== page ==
Working Remotely: How to Travel & Be a Productive Employee

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Have you ever wished you could pack your bags and work from a cafe in Paris for a month? Wouldn’t it be cool to rent a studio in NYC and spend weekends exploring Central Park? If you’re lucky enough to work remotely, these kinds of adventures may be within your purview. Over the last 4 years I’ve been extremely lucky to go on several extended “workations” since working for the software company Articulate. Most people in the training industry know the Articulate name, but few realize that the company is fully distributed. Being a completely remote organization means there’s not a single office anywhere, every employee works from home, with staff in the US, Canada, Australia, Europe, and beyond.

Working remotely has its pros and cons, but a major pro is not being tied to a specific locale, providing a unique opportunity to have a fulfilling career and a nomadic lifestyle. When you work remotely, it typically doesn’t matter where you physically do the work, as long as as you get the job done. Since I’ve been lucky enough to have the opportunity to travel and work remotely myself quite a few times now, I’d like to share a few of the tips and tricks I’ve learned along the way.

Before You Travel

Find The Proper Accommodations

Find a Proper Workspace

Having a proper workspace is important for getting work done efficiently. Before you book a hotel room or select a home away from home on AirBNB, it’s a good idea to verify the space has a proper work setup in terms of a desk or table and a decent chair. It’s a lot more difficult to be productive when you’re slouched over a laptop in bed or on a sofa, not to mention it’s bad for your posture!

Investigate the Internet Situation

Internet is crucial for remote work. Without it, you can’t download files, attend online meetings, and carry out many other crucial tasks. When you’re planning to work remotely, you’ll want to give some thought to the internet situation as all cities are not created equal in terms of internet connectivity and speeds. Before you book your accommodations it’s a good idea to ask specific questions:  How reliable is the wifi? What are the upload and download speeds? Where is the modem located, and can I reset it myself?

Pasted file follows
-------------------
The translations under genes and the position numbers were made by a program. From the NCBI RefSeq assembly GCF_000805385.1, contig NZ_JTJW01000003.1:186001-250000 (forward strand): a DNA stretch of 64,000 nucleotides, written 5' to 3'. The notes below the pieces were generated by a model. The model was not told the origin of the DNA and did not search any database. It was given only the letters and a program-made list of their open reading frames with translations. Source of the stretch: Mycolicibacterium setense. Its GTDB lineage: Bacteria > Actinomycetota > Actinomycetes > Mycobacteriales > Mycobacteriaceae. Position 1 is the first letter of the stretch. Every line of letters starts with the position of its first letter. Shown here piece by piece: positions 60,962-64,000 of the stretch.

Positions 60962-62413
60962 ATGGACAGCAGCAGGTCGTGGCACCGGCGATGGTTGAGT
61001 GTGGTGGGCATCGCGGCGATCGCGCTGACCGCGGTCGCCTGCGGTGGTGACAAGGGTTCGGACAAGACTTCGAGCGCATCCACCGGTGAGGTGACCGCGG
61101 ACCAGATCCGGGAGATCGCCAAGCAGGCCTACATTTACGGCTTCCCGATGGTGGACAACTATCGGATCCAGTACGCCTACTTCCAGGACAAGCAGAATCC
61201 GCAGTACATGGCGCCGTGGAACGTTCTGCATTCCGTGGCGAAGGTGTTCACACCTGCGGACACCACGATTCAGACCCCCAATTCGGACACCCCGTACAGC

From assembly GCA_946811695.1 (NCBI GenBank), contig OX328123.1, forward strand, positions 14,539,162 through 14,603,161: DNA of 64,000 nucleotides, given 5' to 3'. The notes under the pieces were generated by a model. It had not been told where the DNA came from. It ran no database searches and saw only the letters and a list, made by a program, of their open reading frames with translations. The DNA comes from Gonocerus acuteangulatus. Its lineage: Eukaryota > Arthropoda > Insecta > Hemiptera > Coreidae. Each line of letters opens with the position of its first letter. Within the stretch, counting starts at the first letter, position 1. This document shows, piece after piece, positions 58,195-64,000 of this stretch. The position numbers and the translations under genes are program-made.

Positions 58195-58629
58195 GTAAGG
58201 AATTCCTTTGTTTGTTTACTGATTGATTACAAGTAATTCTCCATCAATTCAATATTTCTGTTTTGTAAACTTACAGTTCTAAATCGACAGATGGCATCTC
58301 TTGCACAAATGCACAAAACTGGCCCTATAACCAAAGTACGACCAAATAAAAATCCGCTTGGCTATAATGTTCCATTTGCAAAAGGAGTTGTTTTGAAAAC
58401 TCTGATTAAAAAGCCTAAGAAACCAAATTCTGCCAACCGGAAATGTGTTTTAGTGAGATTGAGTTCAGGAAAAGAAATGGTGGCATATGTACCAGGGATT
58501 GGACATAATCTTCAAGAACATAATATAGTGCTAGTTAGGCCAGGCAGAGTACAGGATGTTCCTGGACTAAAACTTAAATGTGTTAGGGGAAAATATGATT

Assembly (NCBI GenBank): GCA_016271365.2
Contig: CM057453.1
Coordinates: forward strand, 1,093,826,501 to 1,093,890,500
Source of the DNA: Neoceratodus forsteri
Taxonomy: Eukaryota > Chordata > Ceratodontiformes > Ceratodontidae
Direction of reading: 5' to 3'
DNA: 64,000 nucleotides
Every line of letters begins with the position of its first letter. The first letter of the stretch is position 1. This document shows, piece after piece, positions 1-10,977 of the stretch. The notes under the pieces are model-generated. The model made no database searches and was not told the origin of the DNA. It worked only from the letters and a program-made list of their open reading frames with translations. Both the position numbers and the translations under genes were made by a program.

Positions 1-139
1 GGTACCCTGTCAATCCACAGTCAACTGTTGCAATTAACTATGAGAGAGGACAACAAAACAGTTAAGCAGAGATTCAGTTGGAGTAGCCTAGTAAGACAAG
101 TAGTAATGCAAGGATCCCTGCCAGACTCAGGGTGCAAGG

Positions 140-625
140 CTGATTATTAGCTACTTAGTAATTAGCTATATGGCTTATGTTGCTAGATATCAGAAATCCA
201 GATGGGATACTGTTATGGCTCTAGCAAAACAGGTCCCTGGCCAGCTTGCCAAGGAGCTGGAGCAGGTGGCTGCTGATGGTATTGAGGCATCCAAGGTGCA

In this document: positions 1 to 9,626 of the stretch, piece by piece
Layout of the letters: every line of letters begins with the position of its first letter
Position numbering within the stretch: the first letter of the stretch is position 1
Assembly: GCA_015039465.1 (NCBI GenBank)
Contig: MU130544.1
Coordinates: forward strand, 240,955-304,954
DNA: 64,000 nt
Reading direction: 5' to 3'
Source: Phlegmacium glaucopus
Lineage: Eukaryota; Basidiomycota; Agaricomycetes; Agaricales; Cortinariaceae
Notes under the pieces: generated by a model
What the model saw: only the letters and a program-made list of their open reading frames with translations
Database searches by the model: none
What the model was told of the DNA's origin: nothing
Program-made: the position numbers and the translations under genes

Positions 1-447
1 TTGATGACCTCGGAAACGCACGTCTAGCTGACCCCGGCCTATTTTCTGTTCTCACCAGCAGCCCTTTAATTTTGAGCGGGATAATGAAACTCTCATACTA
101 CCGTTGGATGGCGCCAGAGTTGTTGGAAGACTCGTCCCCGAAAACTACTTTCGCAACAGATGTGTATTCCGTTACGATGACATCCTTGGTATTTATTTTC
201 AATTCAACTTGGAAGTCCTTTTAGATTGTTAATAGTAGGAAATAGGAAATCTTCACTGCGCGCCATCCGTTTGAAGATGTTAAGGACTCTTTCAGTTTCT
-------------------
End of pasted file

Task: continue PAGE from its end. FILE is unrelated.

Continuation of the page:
You might also consider purchasing a hot spot so you have a backup if the internet is sucky or unreliable. One more tip: it’s wise to scout out nearby shops or cafes that offer free wifi, in case you’re really stuck.

Pack the right stuff

You’ll want to bring everything you need but remember that less is more when you have to carry stuff from one country to another. Some of the basics you’ll want to bring to be a productive worker:

  • smartphone
  • lightweight laptop
  • wireless mouse
  • international adapter
  • extension cord
  • e-reader
  • headphones (with attached mic)

In addition to these basics you may also want to consider a USB key, chargers and extra batteries for your devices, pens & paper, and any other tools or gadgets you need to get your work done.

Get travel health insurance

Imagine this: you’re in a foreign country and you’re injured in an accident. You find yourself in a hospital and before you know it your hospital bills are in the tens of thousands. Travel health insurance will ensure that you don’t end up a situation where you have to pay that bill out of pocket or be indebted for years to come.